Role of angiotensin II in ischemia/reperfusion-induced leukocyte-endothelium interactions in the colon
Research output: Contribution to journal › Article
The aims of the present study were to determine the effects and mechanisms of angiotensin II (Ang II) on leukocyte-endothelium interactions and the role of Ang II in a novel model of ischemia/reperfusion (I/R) in the mouse colon. Ang II dose-dependently increased leukocyte rolling and adhesion in colonic venules. Importantly, Ang II-induced leukocyte rolling was completely inhibited by immunoneutralization of P-selectin, and leukocyte adhesion was abolished in lymphocyte function antigen-1 (LFA-1)-deficient mice. The P-selectin-dependent rolling was found to be a precondition for the subsequent LFA-1-dependent leukocyte adhesion. Moreover, Ang II-induced leukocyte responses involved generation of reactive oxygen species and up-regulation of CXC chemokines. Notably, CXC chemokines, but not Ang II, stimulated leukocyte chemotaxis in vitro. I/R increased gene expression of angiotensin converting enzyme (ACE) in the colon and plasma concentrations of Ang II. Inhibition of ACE and the type 1 angiotensin (AT(1)) receptor significantly decreased the I/R-induced leukocyte adhesion. Taken together, these novel findings demonstrate that Ang II exerts potent pro-inflammatory effects in the colonic microcirculation and that inhibition of Ang II expression or function protects against I/R-induced leukocyte responses in the colon. Thus, it is suggested that Ang II is a major target to control pathological inflammation in the colon.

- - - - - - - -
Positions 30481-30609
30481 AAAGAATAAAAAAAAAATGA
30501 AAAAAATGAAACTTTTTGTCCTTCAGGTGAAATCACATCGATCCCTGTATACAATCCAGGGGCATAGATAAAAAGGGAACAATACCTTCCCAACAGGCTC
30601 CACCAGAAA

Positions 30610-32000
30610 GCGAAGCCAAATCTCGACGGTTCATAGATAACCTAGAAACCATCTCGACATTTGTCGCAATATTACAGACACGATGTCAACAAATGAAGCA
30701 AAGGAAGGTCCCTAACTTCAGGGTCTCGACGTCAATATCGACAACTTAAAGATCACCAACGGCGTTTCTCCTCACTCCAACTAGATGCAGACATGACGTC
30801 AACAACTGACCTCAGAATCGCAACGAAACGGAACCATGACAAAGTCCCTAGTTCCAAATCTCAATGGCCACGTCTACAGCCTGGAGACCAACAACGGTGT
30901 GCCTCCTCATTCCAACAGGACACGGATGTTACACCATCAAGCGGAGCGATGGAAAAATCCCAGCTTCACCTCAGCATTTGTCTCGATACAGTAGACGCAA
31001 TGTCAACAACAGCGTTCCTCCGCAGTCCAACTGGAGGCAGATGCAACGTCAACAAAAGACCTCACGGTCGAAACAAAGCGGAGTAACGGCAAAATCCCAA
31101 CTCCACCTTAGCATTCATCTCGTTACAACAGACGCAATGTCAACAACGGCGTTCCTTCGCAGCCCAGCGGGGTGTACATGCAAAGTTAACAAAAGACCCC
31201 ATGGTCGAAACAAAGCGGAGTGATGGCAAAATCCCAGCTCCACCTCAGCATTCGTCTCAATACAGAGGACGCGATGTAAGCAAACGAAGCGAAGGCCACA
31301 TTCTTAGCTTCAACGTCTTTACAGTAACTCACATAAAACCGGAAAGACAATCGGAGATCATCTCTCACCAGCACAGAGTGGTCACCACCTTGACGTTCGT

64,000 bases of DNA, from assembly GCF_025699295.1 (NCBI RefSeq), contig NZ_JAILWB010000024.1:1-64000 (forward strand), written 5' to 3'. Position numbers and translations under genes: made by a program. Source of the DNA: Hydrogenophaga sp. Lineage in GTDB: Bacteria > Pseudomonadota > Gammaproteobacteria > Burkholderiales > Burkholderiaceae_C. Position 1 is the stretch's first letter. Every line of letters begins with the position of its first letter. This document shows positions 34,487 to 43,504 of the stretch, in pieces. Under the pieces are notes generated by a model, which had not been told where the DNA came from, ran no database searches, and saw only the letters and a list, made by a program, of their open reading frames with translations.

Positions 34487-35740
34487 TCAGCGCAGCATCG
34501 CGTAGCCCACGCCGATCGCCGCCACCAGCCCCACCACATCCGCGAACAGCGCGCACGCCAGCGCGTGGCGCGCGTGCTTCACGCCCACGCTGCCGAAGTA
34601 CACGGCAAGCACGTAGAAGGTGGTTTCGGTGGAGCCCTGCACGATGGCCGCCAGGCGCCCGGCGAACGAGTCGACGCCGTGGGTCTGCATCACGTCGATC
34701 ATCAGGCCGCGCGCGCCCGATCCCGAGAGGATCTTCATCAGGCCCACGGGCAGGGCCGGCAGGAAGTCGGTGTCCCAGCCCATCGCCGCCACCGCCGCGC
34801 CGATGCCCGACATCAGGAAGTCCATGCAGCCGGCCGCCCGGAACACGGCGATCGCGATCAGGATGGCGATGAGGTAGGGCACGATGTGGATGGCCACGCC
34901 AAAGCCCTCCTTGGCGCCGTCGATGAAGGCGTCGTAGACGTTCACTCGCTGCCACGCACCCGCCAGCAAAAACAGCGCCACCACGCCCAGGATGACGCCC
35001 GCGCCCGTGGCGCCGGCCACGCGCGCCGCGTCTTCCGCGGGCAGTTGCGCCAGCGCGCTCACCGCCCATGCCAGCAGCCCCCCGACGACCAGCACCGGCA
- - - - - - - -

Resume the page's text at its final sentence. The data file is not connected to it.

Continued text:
|Research areas and keywords||
Subject classification (UKÄ) – MANDATORY
|Publication status||Published - 2004|